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Performance Space

Paramour marked Cirque du Soleil's Broadway debut, with star-crossed lovers set in a kinetic world of song, dance, and acrobatic feats, from trapeze to trampoline. Under the artistic supervision of creative guide Jean-François Bouchard, Paramour was directed by French director and choreographer Philippe Decouflé, whose design team included set designer Jean Rabasse, costume designer Philippe Guillotel, lighting designer Patrice Besombes, projection designers Olivier Simola and Christophe Waksmann, and sound designer John Shivers.

[ Set & StageProjectionSound Design ]

Set & Stage

Jean Rabasse, the scenic designer, found that "working on Paramour was extraordinary, but there were a certain number of specific constraints related to this spectacle, and one must understand that, in producing Paramour on Broadway, Cirque du Soleil wanted for the first time to unite three very different universes," he says. "First, the universe created by Philippe Decouflé and his design team: costumes, choreography, video, lighting, and scenery. We all tried to find a different angle, a spirit of contradiction, the desire to show things in a graphic or abstract manner, but also to try and mix styles, and the ways to tell a story in a linear and figurative way but also be elliptical, in a more abstract manner."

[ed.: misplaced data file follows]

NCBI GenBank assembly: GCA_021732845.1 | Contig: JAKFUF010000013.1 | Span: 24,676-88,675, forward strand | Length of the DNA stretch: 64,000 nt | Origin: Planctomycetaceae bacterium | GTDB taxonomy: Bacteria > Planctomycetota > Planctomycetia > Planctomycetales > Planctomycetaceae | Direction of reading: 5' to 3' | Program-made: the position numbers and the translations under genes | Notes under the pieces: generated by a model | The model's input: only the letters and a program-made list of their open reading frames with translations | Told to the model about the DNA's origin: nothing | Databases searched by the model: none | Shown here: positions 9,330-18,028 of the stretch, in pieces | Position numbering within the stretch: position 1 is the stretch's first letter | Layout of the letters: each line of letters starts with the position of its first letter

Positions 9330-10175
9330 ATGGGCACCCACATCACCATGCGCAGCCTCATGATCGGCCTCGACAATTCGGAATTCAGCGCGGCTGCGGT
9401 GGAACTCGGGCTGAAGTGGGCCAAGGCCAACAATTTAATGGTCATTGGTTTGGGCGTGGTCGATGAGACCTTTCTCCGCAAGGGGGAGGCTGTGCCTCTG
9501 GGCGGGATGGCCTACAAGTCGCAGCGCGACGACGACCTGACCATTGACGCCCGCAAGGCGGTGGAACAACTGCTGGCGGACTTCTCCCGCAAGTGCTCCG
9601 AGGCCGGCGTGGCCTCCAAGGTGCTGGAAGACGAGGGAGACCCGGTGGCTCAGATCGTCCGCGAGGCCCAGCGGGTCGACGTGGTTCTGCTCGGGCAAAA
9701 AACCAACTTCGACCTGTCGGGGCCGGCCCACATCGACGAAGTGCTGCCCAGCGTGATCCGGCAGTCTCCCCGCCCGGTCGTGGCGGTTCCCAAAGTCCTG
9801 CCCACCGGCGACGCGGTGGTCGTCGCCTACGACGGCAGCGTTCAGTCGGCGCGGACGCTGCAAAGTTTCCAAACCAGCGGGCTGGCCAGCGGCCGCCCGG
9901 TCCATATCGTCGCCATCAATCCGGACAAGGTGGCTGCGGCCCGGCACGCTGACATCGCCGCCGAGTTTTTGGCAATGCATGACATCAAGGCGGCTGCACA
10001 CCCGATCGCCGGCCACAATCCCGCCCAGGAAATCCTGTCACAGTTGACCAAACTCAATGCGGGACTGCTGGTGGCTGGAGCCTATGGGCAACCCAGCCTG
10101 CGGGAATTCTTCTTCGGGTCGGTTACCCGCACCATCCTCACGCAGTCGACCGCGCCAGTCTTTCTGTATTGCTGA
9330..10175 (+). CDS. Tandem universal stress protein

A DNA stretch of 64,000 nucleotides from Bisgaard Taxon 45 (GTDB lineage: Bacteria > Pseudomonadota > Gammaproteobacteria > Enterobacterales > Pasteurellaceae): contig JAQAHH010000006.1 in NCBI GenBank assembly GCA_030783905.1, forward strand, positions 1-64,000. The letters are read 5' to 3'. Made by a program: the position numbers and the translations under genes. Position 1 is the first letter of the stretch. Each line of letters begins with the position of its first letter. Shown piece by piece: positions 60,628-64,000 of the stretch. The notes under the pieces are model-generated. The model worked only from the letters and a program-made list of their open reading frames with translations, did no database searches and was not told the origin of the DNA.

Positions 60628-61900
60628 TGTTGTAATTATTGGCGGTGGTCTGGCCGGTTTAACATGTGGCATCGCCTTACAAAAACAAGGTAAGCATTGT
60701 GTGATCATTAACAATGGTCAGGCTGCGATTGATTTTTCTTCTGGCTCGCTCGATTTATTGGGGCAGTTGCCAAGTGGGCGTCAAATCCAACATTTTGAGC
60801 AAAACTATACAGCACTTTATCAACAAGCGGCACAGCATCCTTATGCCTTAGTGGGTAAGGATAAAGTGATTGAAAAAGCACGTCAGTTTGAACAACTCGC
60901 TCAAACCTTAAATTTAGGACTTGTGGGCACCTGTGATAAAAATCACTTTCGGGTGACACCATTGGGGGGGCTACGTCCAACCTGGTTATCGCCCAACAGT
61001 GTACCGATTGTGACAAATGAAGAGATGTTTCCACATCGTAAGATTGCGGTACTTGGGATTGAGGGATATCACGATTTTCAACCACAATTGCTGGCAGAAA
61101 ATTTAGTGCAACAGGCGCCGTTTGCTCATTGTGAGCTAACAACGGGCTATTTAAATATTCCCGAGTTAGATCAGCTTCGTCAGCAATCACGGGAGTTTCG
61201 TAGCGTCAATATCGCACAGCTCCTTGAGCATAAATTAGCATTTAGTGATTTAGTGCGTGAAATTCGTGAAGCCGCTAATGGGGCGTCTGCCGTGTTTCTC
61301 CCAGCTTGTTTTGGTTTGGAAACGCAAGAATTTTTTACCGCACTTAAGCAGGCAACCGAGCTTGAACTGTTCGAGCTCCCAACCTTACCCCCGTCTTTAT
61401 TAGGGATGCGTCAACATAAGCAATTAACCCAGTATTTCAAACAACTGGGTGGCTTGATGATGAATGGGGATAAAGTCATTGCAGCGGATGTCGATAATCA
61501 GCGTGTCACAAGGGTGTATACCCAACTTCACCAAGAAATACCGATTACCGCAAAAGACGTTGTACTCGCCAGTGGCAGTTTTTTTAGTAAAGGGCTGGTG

The second universe for Rabasse is the world of Cirque du Soleil, where, he states, "acrobatic performance, or the showcasing of the artists is balanced by a style close to that of Commédia dell'Arte, with a strong sense of direction, that is dreamlike, festive, young, and above all, always looking for the highest level of acrobatics, without doubt the best in the world."